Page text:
The Russia-Ukraine war has adversely impacted Zimbabwe’s agriculture sector, resulting in a potential food security crisis, a report by United Nations (UN) organisations has revealed.
Titled ‘Impact of the Ukraine crisis in Zimbabwe’, the report was compiled by World Food Programme (WFP), International Organization for Migration (IOM) and Food and Agriculture Organisation (FAO).
The three United Nations Organisations said the on-going Ukraine crisis started at a time Zimbabwe was struggling to recover from the cumulative effects of the COVID-19 pandemic and against the backdrop of a reduced maize harvest from the 2021/22 season.
Despite the cost of fuel and agricultural inputs, in particular fertiliser, being on the rise before February 2022, the Ukraine crisis further drove prices up, making it difficult for households to access farming inputs ahead of the 2022/23 main cropping season.
According to the report, the war has also disrupted supply chains and trade, leading to fiscal tightening and a widening of inequalities and governance issues.
48 percent of households surveyed report are facing challenges in accessing agricultural inputs, with the highest prevalence reported in Manicaland and Masvingo provinces.
“Among those facing access challenges, high cost was reported as the main barrier, particularly by households in Mashonaland East (89%) and Mashonaland Central (86%).
“This poses a risk to rural households that rely on agriculture as their main livelihood activity,” read the report.
Globally, the conflict has had a significant impact on the supply of fertilizer raw materials, creating a shortage and leading to all-time high prices increases of over 100 percent.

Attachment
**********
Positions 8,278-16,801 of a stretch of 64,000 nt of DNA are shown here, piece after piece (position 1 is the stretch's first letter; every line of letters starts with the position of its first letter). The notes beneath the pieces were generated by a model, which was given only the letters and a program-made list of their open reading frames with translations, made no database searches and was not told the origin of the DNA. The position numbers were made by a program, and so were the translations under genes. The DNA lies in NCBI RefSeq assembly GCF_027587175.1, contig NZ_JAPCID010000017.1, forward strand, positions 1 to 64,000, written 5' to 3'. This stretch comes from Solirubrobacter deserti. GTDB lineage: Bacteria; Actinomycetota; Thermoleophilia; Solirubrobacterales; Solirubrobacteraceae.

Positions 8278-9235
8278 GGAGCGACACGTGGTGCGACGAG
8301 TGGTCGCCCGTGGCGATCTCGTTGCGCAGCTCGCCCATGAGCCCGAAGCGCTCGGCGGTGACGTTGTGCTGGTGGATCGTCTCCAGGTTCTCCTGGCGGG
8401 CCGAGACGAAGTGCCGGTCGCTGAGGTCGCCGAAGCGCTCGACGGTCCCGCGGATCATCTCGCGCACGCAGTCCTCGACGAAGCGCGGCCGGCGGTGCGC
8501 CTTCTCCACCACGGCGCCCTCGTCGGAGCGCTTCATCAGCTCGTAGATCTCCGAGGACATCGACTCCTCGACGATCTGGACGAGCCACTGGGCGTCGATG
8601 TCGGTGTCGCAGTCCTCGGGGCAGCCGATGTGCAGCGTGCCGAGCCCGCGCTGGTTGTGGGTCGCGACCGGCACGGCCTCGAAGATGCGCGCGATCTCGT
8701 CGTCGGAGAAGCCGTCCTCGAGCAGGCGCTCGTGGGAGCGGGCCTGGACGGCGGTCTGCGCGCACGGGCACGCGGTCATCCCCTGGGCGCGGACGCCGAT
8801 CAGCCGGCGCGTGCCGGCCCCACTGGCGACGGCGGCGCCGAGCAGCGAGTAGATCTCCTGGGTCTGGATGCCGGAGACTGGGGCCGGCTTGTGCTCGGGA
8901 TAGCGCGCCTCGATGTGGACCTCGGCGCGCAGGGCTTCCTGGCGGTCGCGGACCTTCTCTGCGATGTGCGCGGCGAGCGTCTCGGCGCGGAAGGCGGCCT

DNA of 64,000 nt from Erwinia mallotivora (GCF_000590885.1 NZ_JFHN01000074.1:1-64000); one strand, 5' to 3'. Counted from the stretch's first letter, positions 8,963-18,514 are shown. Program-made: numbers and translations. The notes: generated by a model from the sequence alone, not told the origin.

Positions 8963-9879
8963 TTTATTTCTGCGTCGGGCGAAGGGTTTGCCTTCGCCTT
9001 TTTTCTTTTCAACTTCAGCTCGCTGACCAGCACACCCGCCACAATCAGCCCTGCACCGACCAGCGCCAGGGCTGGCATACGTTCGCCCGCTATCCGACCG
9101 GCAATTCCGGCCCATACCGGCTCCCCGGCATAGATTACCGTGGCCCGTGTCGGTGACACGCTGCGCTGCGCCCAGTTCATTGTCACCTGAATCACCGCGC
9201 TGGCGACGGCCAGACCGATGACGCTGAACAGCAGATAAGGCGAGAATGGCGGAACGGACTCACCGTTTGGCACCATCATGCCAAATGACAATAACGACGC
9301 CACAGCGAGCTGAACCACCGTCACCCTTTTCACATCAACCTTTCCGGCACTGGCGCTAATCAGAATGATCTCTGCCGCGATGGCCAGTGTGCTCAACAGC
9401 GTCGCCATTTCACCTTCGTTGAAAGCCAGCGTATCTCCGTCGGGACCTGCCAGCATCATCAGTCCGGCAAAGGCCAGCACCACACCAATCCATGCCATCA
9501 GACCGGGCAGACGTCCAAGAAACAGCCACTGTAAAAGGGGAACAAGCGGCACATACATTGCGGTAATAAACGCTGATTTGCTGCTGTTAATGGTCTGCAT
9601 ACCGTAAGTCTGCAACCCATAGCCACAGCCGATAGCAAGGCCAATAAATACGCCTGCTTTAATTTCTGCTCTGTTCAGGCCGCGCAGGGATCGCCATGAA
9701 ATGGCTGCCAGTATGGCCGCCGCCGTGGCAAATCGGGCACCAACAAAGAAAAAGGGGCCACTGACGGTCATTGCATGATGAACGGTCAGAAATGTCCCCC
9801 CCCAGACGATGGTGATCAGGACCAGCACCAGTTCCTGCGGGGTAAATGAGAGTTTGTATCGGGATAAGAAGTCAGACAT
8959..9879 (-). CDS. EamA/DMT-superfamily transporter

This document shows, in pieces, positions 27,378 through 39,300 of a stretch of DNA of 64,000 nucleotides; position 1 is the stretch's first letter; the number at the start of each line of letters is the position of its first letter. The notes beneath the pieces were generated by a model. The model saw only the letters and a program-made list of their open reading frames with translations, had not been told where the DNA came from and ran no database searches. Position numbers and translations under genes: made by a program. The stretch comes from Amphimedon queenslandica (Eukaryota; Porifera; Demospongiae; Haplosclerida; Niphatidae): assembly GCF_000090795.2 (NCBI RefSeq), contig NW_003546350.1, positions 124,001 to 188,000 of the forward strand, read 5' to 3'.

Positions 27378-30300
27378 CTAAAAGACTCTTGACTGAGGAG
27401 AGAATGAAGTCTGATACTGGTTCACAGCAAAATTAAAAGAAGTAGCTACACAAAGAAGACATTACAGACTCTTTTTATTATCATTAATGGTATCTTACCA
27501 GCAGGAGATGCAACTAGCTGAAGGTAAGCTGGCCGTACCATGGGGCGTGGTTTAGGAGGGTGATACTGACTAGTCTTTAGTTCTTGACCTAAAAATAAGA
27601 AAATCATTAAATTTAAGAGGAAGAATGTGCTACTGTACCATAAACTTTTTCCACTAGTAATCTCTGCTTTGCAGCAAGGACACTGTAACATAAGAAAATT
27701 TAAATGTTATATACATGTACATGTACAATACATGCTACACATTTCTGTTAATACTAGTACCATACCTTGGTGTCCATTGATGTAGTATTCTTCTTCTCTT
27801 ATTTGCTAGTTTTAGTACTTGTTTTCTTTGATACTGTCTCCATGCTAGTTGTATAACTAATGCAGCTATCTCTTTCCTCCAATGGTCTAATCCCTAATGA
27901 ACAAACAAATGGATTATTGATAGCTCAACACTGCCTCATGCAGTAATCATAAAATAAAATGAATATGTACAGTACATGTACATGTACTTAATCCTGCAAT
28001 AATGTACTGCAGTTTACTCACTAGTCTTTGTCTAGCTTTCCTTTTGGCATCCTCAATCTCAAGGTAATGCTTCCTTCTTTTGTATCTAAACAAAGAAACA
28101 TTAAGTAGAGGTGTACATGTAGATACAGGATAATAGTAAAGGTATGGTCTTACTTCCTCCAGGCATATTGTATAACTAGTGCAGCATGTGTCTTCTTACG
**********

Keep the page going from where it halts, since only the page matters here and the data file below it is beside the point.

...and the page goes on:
Zimbabwe imports 70 percent of the three fertiliser types that are used for farming. According to the report, shortages caused by disrupted supply chains exposed the national market to price volatility.
“The rise in logistical costs by over 100 percent due to increased demand and a shortage of shipping vessels and fuel has increased the landed fertiliser prices in Zimbabwe and other import dependent countries.
“The cost, insurance and freight for the three types of fertilisers in Zimbabwe rose to US$1,100, US$1,250 and US$ 1,400 per tonne respectively in 2022 from around USD 600 per tonne in 2020.
“The resultant effect is price increases for widely used fertiliser types such as AN and Compound D, rising by an average of 18 percent from an estimated US$55 and USD$38 in 2021 to US$65 and US$45 respectively in 2022,” read the report.
In total, annually Zimbabwe has a demand of around 800,000 tonnes of fertiliser and over half of this is imported as nitrate-based products.
“These higher prices are making fertilisers unaffordable and out of reach to communal farmers and will have a negative effect on productivity of maize, soya-beans and other crops in the main 2022/23 cropping season.” the report added.
Challenges posed by the Ukraine crisis, according to the report, also spiralled down to the availability of food commodities, which resulted in a seven percent upward increment in the cost of the basic food basket.
“The price of maize meal increased by an average of 14 percent, while the cost of vegetable oil fluctuated the most, initially rising from US$2.07/L in January to US$2.28 in April, and then spiking to US$3.23 by July – a 56 percent increase compared to pre-Ukraine crisis prices in January,” added the report.
Despite the country lifting import duties on cooking oil and other basic goods in May 2022 as part of efforts to curb locally soaring costs, price fluctuations for vegetable oil mirrored the trend observed on the global market, which showed a sharp increase between March and July, and have rebounded towards pre-conflict levels in the past few months.